1. By this writ petition the petitioner has challenged the order Annexure P-9 whereby respondent has only for name sake modified its order dated 16.7.2021 as per the judgment of this Court but in reality continued attachment of Cash Credit Limit Bank Account No. 02102790000782 in HDFC Bank, Yamuna Nagar.
2. The Brief facts of the case are that the respondent No.1 passed an order provisionally attaching bank account of the petitioner on 16.7.2021 under Rule 159 (1) of the GST Rules. The petitioner filed the objections under Sub-rule 5 of Rule 159 but, since no decision was being taken thereon, filed CWP-15801-2021 which came up for hearing on 18.8.2021 when this Court directed the competent Authority to decide the objections immediately but not later than 23.8.2021 (Annexure P-7). Pursuant to that the impugned order has been passed.
3. The primary contention of the learned Senior Counsel for the petitioner is that the power under Section 83 of the CGST Act, 2017 has been misused in this case because the pre-conditions which are prescribed therein viz. Pendency of proceedings under Sections 62, 63, 64, 67, 73 and 74 of the CGST Act, 2017 was not available to the Department.
4. Learned Senior Counsel for the petitioner has relied upon the latest judgment of the Supreme Court in the matter of M/s Radha Krishan Industries vs. State of Himachal Pradesh and otheres reported as 2021-TIOL-179-SC-GST decided on 20th April, 2021, where, in similar circumstances the Supreme Court allowed the appeal of the appellant holding as follows :-
“68. It is evident from the facts noted above that the order of provisional attachment was passed before the proceedings against the appellant were initiated under Section 74 of the HPGST Act. Section 83 of the Act requires that there must be pendency of proceedings under the relevant provisions mentioned above against the taxable person whose property is sought to be attached. We are unable to accept the contention of the respondent that merely because proceedings were pending/concluded against another taxable entity, that is GM Powertech, the powers of Sections 83 could also be attracted against the appellant. This interpretation would be an expansion of a draconian power such as that contained in Section 83, which must necessarily be interpreted restrictively. Given that there were no pending proceedings against the appellant, the mere fact that proceedings under Section 74 had concluded against GM Powertech, would not satisfy the requirements of Section 83. Thus, the order of provisional attachment was ultra vires Section 83 of the Act.”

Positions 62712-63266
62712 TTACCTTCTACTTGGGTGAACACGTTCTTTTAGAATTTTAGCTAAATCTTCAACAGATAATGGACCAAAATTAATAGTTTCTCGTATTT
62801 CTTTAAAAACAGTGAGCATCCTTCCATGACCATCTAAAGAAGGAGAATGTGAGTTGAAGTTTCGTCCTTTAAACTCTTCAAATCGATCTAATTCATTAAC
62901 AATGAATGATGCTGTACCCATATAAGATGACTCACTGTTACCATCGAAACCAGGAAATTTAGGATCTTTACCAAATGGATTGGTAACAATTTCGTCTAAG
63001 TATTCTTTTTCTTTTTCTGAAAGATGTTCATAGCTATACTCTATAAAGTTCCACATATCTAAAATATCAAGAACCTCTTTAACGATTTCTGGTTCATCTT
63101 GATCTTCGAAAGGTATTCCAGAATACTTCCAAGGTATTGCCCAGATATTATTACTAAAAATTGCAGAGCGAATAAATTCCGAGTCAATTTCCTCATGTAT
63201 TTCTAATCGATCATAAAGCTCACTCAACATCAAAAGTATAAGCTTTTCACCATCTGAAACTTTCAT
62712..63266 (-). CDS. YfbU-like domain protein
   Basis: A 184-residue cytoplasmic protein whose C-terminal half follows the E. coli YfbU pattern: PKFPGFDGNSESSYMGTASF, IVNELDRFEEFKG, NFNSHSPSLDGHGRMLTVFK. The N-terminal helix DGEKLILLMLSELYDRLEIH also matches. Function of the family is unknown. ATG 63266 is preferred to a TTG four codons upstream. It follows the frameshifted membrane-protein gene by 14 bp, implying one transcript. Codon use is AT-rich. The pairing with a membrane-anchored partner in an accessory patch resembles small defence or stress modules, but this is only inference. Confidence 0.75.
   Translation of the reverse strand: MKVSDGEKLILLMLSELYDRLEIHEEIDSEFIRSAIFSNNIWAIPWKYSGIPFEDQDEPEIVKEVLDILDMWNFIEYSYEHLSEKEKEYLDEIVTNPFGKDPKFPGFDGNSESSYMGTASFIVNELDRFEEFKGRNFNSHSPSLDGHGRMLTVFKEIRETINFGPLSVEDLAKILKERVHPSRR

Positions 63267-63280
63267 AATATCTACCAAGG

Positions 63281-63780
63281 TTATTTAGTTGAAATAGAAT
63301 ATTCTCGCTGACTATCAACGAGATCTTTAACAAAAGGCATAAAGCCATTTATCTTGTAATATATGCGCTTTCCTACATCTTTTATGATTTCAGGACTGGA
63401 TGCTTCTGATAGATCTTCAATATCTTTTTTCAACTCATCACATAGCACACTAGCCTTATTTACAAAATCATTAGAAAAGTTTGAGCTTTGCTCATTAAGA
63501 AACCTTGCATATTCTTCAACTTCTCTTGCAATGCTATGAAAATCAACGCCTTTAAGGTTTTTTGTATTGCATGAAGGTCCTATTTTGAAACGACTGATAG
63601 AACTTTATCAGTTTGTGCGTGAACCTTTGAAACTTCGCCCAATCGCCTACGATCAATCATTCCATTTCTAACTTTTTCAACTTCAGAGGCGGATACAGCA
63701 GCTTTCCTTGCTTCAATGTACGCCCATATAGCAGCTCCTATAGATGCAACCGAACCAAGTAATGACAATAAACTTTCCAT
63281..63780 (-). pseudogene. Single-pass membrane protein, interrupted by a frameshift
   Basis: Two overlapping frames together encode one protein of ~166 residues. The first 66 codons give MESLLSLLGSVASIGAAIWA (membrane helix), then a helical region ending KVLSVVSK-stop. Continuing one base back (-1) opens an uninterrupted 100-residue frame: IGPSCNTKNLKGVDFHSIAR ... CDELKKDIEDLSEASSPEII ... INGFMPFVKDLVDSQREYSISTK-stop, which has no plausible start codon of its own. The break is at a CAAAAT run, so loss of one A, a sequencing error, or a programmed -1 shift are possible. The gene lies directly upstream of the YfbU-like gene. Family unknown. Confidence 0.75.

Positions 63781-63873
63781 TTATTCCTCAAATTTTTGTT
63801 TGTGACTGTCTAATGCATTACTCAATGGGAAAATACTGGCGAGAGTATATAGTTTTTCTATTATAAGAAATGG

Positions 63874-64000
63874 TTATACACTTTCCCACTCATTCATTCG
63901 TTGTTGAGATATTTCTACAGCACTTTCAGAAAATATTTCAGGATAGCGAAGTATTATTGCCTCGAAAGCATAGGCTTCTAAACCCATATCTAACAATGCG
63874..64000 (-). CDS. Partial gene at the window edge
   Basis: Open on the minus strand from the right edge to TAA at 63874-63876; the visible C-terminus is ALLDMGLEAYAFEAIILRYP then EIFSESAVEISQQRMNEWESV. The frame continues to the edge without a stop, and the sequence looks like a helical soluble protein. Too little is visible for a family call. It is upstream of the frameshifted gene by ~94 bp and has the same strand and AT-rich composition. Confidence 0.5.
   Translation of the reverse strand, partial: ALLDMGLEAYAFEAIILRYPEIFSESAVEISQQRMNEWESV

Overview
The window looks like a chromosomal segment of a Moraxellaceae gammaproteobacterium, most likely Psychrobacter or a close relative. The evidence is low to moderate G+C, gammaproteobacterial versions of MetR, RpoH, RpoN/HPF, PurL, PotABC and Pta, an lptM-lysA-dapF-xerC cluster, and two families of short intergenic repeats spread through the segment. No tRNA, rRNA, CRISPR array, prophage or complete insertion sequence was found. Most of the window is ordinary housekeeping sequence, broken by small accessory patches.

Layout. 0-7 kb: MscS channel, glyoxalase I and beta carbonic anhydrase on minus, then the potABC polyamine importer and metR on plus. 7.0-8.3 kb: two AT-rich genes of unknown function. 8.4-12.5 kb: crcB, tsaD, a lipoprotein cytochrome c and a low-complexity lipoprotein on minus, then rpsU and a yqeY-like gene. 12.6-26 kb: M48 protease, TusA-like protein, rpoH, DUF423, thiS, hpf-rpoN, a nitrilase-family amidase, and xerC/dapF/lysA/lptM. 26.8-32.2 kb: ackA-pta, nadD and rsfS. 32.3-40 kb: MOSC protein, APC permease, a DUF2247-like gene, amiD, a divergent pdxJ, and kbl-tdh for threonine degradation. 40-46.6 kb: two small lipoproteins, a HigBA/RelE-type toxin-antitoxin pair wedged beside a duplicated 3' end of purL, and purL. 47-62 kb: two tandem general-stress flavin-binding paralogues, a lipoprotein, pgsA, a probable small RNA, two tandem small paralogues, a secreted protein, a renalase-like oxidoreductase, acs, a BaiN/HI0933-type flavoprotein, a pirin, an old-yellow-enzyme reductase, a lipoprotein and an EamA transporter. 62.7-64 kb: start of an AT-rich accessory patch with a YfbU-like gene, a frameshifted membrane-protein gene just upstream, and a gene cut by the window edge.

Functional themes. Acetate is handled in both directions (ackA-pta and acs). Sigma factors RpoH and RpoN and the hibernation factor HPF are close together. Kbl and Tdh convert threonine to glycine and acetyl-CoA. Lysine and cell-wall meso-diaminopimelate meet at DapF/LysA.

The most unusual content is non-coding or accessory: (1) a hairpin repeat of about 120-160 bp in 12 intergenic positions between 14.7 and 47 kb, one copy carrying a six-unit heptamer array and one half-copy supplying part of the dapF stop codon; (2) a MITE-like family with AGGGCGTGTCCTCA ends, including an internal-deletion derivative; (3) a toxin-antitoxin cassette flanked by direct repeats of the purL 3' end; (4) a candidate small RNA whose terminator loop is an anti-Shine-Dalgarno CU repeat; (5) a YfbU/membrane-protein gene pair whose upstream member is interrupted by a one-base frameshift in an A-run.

5. In the present case also no notice has been issued to the petitioner under Section 74 or any other Section enumerated above. He has further argued in this very Judgment in Para 72 the Supreme Court also held that against such an order writ petition is maintainable as no appeal was maintainable under Section 107 of the Act.
6. Notice of motion.
7. On advance notice, Mr. Anshuman Chopra, Senior Standing Counsel appears and accepts notice on behalf of the respondents and seeks time to file reply but accepts that the facts have been enumerated in the record. In our considered opinion, once the facts are not disputed and quasi judicial order has been passed there is no requirement of filing reply. He has argued that in this case summons were issued to the petitioner for the purpose of investigation but the petitioner is not cooperating and therefore, on facts impugned order by which the bank account has actually been released and the petitioner has been asked to provide some other security is justified and legal.
8. In the circumstances, the conclusion is inescapable that the facts are covered by the judgment in the case of M/s Radha Krishan Industries (supra).
9. In view of the binding precedent of the Supreme Court of India, the petition is allowed and order of provisional assessment is set aside.
10. Since the main case has been decided, the pending civil miscellaneous application, if any, also stands disposed of.